Birth education matters

By Lysa Parker and Barbara Nicholson, cofounders of Attachment Parenting International and coauthors of Attached at the Heart

lysa parker

It’s important to remember that a one-time class at a local hospital won’t come close to giving you all the important information you need to be prepared for childbirth.

For the best birth outcomes, parents need to be informed and active participants in all decisions that have to be made, as well as the birth.

barbara nicholsonTo encourage positive birth outcomes, Lamaze International has identified six care practices, adapted from the World Health Organization, that promote, support and protect normal birth. When adopted, these care practices can have a profound effect: instilling confidence in the mother and facilitating a process that results in an active, healthy baby. These care practice include:

  1. Labor Begins on Its Own — Labor is a set of complex, interacting components. Alteration of the natural process can expose a woman and her baby to unneeded risks.
  2. Freedom of Movement throughout Labor — Free movement during labor allows a woman to tolerate contractions and assist the baby’s rotation and movement through the pelvis.
  3. Continuous Labor Support — Current research supports the benefits of continuous emotional and physical support during labor.
  4. No Routine Interventions — Supporting the natural, normal, physiologic process of birth requires clear medical indications prior to any medical intervention.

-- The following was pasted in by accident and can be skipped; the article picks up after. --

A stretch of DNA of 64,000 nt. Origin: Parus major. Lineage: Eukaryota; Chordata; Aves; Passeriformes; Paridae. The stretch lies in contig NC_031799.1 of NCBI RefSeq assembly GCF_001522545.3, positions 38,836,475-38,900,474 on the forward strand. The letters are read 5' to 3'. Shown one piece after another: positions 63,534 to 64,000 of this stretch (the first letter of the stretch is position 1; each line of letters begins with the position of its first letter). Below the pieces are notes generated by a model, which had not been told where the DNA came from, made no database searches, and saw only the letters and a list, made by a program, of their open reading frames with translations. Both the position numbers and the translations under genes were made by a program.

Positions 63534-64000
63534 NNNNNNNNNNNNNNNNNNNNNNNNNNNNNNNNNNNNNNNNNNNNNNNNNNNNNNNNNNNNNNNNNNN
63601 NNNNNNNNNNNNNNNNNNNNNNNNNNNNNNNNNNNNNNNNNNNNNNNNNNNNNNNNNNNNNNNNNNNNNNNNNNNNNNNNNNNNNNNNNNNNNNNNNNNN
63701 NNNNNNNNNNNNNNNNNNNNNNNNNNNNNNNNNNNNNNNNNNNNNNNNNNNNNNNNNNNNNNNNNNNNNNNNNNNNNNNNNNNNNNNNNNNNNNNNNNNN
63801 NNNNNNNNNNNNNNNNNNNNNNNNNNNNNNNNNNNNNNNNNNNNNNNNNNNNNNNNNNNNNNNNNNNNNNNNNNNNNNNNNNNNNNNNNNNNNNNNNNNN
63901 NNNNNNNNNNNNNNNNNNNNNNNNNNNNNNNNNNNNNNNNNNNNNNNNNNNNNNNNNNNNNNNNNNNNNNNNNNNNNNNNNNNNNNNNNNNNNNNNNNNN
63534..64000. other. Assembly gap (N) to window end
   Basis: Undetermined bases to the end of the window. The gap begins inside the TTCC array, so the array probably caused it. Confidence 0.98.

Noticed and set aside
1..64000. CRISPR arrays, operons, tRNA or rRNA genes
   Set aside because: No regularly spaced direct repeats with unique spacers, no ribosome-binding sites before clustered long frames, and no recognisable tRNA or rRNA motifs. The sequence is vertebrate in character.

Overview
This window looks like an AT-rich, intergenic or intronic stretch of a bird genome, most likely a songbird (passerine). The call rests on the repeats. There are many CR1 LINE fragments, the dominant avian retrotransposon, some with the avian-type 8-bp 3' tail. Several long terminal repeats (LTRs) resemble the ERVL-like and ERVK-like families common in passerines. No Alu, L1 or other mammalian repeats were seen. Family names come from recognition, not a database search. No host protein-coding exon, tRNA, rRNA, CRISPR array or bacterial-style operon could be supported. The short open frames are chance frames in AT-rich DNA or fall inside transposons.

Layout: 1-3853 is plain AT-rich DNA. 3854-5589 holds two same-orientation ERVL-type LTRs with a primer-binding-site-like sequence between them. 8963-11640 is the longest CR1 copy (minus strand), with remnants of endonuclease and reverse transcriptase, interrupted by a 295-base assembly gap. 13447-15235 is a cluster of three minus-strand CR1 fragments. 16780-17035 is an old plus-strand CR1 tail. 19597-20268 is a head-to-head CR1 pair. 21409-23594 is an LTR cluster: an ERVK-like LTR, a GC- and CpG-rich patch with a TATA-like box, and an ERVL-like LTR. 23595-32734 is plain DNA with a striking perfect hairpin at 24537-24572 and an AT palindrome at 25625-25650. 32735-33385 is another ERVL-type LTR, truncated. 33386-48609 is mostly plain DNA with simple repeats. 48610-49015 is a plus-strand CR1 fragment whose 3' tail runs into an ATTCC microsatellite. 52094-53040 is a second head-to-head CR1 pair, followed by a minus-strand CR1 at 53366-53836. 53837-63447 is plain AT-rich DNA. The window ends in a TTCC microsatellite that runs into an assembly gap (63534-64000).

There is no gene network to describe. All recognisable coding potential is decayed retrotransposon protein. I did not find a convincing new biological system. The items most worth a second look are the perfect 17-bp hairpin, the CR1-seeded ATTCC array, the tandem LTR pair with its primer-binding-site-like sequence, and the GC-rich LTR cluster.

5. Spontaneous Pushing in Upright or Gravity-Neutral Positions — Allowing a woman to find the positions of comfort and encouraging her to push in response to what she is feeling is beneficial to the birth process.
  6. No Separation of Mother and Baby, with Unlimited Opportunities for Breastfeeding — When a baby is kept with the mother, there are physiological benefits to both, including the facilitation of breastfeeding.

Lamaze International recommends that care providers, hospitals and birth centers adopt these six practices as standards of care and encourages women and their families to choose care providers and birth settings that employ care practices that promote, support and protect normal birth.

In 1972, a study was published in the book, Why Natural Childbirth? The author, Dr. Deborah Tanzer, was a student of Dr. Abraham Maslow, the theorist who developed the Hierarchy of Needs scale and the theory of the “peak experience,” which he defined what makes life worthwhile and gives it meaning.

Dr. Tanzer was curious about mothers who were delivering babies by the then-“new” method of natural childbirth, which was being touted as a rapturous experience by some mothers.

In her studies, Dr. Tanzer found that as soon as the natural childbirth classes were completed, the women who had taken them showed greatly improved attitudes toward their pregnancies. Five times as many women reporting positive emotions after the birth had taken the childbirth classes.

Another important finding was that the childbirth class takers felt they were much closer to being the type of people they wanted to be. In other words, their self-images were enhanced.

Ironically, the childbirth class takers — most of whom had little-to-no analgesia — reported significantly less pain than the non-childbirth class takers. Almost equal numbers of the two groups reported high pain, but the childbirth class takers outnumbered non-childbirth class takers by eight to one in registering low pain.